More Questions and Answers

from reverend mommy:

1) You have a refrigerator box and can take only 10 things from your home (excluding pets and children) — what would you take?
It’s a good thing the pets aren’t included, because that would be all that would fit!
1. I have an 1895 music box that belonged to my greatgrandmother. It’s a real treasure chest to me. As a child I used to play the songs over and over and make up stories to go along with them. My kids don’t go near it, which is a bit disappointing. What else?
2. Photo albums (does that count as one?) If I had to choose one picture it would be a photo of my three children taken in 1997; it’s framed and sits on my piano.
3. A painting that hung in my parents’ house; it’s a seascape by Walter Elmer Schofield. I think it’s valuable now, but I love it because it’s familiar and also because it fed my youthful imagination.
4. Framed print of Lake Chocorua in autumn with Mount Chocorua in the background. Don and I got married on top of Mount Chocorua, and it was while swimming in the lake that he first said he loved me.
5. I have a sceptre. Don gave it to me three years ago after a six-month search for such a thing. It has a purple ball on top, because purple is my favorite color. It was a response to my saying that I had an inner princess who was unhappy; he wanted to encourage her to grow up and be a queen.
6. The Bethlehem mother-of-pearl covered King James version New Testament my dad gave me when I was a little girl.
7. A Quimper plate that reminds me of my late mother-in-law.
8. A quilt made for my daughter out of fabric from my mother’s stash; she died before my daughter was born, and I love having that quilt made of fabric that had been in her hands.
9. A mirror I bought when I bought my house. It’s frame is made of old house moldings, but I would want it because its purchase represented my new view on life.
10. A sampler that has been in my family for going on 200 years, embroidered with these words of Isaac Watts, from Psalm 125:
Unshaken as the sacred hill,
And firm as mountains be,
Firm as a rock the soul shall rest
That leans, O Lord, on thee.

2) Who was the teacher that inspired you the most?
Mark Burrows, Church History professor at Andover Newton. I took two of his classes, one my first semester (1994), then another the semester I returned after thinking I had left seminary for good (2000). Both experiences were formative and inspirational. The first was a lecture class, a big survey, and the second was a tiny seminar in which we read Eliot’s Four Quartets and Dante’s Purgatorio. They were huge, huge milestones in my life, both of them. It was Prof. Burrows who commented on one of my early papers: “You have all the makings of a scholar-pastor, something that is needed desperately in our churches today.” When can I go back for that D.Min. in Biblical Studies?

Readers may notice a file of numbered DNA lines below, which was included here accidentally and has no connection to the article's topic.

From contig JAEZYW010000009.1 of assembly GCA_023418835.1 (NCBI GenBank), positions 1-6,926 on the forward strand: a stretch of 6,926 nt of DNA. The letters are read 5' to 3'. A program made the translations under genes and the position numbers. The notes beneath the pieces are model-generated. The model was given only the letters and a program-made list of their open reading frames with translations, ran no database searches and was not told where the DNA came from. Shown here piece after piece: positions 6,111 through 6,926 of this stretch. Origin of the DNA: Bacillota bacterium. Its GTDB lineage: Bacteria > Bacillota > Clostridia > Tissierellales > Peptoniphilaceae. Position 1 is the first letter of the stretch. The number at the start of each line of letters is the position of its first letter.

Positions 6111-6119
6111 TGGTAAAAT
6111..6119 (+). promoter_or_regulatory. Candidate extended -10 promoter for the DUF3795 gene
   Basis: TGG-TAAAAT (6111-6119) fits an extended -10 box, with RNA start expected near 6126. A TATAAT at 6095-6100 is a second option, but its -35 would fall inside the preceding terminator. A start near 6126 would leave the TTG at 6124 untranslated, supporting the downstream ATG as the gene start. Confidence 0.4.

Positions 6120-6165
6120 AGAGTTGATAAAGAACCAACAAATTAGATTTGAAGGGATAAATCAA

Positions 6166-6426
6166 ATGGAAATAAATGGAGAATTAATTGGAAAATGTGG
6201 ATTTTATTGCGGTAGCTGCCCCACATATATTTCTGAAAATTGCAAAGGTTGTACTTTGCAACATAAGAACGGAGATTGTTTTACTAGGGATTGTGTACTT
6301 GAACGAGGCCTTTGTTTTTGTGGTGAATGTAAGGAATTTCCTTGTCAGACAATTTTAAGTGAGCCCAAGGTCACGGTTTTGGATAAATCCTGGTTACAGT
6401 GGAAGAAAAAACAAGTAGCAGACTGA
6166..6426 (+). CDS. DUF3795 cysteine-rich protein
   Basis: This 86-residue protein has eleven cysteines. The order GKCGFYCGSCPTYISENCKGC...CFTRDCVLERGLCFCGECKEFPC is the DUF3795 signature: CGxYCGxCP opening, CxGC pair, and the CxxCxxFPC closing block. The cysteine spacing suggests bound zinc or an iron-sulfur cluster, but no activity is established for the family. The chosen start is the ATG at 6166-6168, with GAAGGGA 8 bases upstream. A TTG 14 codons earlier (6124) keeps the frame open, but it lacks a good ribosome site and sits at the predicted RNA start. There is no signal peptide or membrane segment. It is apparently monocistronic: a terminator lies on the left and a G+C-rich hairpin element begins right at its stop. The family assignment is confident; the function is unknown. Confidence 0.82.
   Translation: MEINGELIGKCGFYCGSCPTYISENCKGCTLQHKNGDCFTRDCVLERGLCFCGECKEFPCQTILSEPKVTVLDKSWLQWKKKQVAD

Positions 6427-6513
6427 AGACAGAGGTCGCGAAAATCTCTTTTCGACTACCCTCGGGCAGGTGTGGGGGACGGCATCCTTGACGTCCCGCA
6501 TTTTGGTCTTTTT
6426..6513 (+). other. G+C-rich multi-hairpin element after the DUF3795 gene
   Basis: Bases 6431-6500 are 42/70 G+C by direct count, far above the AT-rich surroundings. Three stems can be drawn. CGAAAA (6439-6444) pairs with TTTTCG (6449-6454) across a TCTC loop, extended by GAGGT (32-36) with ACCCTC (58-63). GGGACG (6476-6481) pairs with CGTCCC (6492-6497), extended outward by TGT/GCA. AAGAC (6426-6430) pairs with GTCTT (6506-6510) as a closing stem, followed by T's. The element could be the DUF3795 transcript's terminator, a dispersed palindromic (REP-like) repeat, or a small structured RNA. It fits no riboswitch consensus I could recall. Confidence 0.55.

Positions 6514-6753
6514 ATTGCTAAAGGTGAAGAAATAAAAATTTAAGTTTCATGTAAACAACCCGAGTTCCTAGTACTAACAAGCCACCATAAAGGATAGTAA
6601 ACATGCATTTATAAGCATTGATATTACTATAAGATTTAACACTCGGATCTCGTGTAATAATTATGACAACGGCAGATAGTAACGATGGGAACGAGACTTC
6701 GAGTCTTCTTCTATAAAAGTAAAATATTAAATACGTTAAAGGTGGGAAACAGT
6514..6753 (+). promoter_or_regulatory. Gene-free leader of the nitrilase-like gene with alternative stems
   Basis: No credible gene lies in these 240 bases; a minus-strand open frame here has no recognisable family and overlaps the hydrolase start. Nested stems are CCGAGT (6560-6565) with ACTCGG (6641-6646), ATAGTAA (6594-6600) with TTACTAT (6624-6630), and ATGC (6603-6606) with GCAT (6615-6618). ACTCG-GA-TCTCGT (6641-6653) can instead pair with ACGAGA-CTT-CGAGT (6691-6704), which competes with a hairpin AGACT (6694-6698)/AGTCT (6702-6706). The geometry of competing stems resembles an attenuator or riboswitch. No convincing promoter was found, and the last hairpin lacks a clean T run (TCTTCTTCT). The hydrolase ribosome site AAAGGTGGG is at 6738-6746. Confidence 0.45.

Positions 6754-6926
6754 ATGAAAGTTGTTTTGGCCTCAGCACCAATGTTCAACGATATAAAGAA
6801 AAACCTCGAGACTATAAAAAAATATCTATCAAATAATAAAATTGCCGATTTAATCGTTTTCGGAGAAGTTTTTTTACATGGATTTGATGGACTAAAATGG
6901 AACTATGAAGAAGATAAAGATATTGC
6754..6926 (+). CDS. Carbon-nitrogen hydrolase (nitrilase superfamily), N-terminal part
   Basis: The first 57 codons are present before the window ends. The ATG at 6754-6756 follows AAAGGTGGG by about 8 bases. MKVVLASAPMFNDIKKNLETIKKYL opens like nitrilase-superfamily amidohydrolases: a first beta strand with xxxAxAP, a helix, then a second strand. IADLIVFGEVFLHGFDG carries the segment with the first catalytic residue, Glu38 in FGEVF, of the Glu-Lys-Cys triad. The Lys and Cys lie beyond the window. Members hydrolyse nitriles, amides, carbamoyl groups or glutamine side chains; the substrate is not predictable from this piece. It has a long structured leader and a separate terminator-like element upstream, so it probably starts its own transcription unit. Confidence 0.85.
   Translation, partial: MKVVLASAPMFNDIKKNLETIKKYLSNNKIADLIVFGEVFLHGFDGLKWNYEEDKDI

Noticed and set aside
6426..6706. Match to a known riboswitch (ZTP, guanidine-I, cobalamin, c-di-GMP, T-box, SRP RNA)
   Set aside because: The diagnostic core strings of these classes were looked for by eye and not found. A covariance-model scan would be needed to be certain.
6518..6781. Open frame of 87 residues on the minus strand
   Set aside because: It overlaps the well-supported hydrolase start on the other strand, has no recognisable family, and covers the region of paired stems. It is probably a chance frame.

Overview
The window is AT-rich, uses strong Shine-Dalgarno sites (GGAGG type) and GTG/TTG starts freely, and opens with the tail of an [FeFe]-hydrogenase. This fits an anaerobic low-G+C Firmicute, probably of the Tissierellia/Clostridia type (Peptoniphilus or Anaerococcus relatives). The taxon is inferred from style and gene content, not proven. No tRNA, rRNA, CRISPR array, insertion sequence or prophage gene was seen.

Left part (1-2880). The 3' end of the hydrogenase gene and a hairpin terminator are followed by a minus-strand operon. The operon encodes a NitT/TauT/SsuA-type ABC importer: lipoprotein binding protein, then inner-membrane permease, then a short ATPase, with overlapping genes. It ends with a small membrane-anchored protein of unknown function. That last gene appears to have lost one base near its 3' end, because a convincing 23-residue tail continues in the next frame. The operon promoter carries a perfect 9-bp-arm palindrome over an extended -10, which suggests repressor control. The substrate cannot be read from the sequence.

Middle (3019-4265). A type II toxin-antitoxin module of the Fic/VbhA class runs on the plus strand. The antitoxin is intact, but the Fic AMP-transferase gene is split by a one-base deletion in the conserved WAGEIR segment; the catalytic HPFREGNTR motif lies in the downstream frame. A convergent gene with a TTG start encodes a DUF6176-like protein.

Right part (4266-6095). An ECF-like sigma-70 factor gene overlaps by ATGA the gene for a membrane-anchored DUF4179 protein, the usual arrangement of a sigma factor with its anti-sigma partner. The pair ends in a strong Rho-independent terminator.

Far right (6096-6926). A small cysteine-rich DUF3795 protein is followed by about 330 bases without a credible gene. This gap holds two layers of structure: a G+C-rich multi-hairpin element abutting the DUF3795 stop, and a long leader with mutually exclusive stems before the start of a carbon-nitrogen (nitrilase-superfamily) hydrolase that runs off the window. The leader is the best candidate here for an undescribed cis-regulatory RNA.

3) Can you tell me about your call?
I always felt called to a life in the church, but growing up as a Southern Baptist, I never imagined being a minister myself, just marrying one! (Funny, given my other post today.) In my mid-20’s I moved to Maine and began meeting women clergy every where I turned. I had an “Aha!” This was something a woman *could* do!! Only over time did I discern the more specific call, but it’s absolutely true that in the year or so before I finally decided to go to seminary, I couldn’t sleep at night. I kept dreaming of the parable of the talents, then waking up! Eventually I realized that my particular set of gifts and talents were specially suited to ministry: the way people felt safe to tell me anything; the writing skill that seemed to have no right form until I began writing sermons; the drive to make meaning of things; and the absolute love for life in community. I fought it, because I feared being alone after my divorce and that no guy would want to take on a female minister with three children. But everything else I tried to do did not work out or truly felt meaningless; and once I decided to return to seminary, things fell into place. Ultimately I trusted that if God had called me to both ministry and motherhood, it would all work out somehow. I suppose this could be applied to marriage, too. Thanks for asking the question!

1 thought on “More Questions and Answers”

  1. I’m writing a book about Walter Elmer Schofield. I’d be happy to look at an image of the painting you mention. If it is a seascape, it is most likely from Cornwall, England, or nearby. He married an English woman in 1896 and moved to England a few years later. Could you take a digital photo of the painting and email it to me? I’m an Art History professor at Susquehanna University and writing a book that will accompany an exhibition at the James A. Michener Museum in Doylestown, PA to open Dec 2009.
    Valerie Livingston

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